For a great picture, of course, the HC5050UB supports HDR (high dynamic range) – both the HDR10 standard for 4K UHD Blu-ray discs, and now Epson has included support for the newer HLG (Hybrid Log-Gamma) – a second HDR, optimized for over the air broadcast and streaming. That will come in handy as more Netflix and other streaming content start using HDR on their 4K offerings.
Two HDMI inputs – these have been upgraded to a full 18Ghz speed allowing for the full capabilities of HDMI 2.0. With this improvement, the new Epson is capable of running 4K content at 60fps with HDR and P3, so able to work with the fastest/best/highest res games out there today.
Before I forget, for comparison purposes, the less expensive HC4010 launched last fall, lacks support for HLG, and does not have 18Ghz HDMI, so can’t do the full 60fps HDR gaming content with P3 color (it can run the games without HDR). That makes support for both HDR standards and the faster HDMIs, the primary new performance improvements to the 5050UB. The UBs, (Ultra Black) of course, have always had a big advantage over the HC4010 and the HC4000 before it, in terms of black levels.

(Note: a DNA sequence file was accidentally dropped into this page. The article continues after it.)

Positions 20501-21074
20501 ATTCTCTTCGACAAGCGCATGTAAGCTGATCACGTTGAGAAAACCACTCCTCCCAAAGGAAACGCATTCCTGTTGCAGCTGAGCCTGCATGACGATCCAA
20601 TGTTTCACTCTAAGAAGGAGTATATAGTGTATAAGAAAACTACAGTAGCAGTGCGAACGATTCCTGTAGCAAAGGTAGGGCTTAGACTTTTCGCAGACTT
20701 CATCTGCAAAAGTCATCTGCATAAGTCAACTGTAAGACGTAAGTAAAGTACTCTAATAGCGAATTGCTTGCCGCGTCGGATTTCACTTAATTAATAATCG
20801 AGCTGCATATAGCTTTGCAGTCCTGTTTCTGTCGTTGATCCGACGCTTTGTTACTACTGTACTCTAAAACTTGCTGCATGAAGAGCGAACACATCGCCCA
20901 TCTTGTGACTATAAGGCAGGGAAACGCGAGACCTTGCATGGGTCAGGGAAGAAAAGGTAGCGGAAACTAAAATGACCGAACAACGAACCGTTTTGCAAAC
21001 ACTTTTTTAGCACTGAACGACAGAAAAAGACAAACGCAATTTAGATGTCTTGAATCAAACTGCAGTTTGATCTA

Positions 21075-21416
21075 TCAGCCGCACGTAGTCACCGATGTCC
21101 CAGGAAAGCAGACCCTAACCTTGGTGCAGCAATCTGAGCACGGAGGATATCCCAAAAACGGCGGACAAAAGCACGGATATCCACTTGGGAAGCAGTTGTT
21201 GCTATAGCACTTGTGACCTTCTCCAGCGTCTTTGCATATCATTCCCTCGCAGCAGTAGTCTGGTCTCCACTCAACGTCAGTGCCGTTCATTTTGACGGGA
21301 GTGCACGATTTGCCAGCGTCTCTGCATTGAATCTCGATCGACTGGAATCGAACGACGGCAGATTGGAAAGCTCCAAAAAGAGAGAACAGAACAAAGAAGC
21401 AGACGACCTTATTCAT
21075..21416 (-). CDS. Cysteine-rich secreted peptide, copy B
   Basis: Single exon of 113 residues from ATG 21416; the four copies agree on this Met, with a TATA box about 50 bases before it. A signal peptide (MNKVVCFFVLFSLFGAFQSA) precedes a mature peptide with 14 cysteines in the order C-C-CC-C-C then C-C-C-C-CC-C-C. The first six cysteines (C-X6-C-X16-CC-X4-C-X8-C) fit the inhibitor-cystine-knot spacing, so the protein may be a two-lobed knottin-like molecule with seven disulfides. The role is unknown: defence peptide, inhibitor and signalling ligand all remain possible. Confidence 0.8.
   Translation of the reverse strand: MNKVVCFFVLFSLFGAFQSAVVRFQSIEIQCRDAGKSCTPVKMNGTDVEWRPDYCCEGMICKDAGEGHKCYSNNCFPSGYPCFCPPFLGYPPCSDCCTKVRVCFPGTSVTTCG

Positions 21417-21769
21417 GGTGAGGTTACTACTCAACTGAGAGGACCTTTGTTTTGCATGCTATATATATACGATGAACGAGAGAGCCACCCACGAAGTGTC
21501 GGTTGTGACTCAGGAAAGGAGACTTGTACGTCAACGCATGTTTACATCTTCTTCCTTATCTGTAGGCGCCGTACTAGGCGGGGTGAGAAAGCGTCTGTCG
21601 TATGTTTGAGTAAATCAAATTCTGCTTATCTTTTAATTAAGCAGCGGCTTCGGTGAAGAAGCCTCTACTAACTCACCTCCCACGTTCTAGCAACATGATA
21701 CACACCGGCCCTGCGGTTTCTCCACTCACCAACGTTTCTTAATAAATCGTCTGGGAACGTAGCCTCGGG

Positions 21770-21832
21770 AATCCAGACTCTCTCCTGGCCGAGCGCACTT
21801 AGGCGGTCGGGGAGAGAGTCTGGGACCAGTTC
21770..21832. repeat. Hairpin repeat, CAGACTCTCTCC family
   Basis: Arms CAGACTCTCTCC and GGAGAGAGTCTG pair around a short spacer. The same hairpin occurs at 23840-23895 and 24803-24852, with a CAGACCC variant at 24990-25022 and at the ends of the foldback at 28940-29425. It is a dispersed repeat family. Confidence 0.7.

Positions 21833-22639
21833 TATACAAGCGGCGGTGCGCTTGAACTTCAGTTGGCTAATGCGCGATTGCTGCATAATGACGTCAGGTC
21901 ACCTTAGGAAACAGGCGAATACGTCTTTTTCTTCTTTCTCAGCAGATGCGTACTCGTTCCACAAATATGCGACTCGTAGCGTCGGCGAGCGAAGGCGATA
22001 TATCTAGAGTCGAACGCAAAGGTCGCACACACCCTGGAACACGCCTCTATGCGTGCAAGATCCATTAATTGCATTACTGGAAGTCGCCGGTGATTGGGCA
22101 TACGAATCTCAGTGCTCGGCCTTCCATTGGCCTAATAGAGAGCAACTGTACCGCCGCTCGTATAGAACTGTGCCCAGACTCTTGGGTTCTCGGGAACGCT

No this Epson does not have the brand new HDMI 2.1. I know someone would ask if I didn’t mention it.
Please click here, to read Phil’s technical discussion about HDMI 2.1, and whether it should important to you. (Hint, probably not, unless you are a hard core gamer, and even then, not for a while.) For the rest of us, it can probably wait for 8K projectors.
Here’s what is really important: As those of you who own a 40 series UB know, Getting HDR right has been a major challenge for projector manufacturers. It relates to brightness and other things, but the challenges for all manufacturers have been significant, with many producing dim looking content. On the older 5040UB/6040UB, Epson did two separate user firmware upgrades to improve the look of HDR content. Both made real improvements, before the first one, almost all HDR content was at least a bit dim looking. On the most recent version, though, HDR looked pretty darn good. I was still messing with “gamma” – EOTF, to further lighten the lower mid-ranges, but the HDR content overall was very satisfactory, and rarely dim.
Welcome to a brave new world where HDR looks killer! The Home Cinema 5050UB uses tone mapping and doing more expansively, it seems, than on the HC4010. (Tone mapping is being used by others now, including BenQ, but especially Sony, who seems to have pioneered tone mapping for HDR in projectors, and, I assume, also in their OLED TVs.
[sam_pro id=1_35 codes="true"]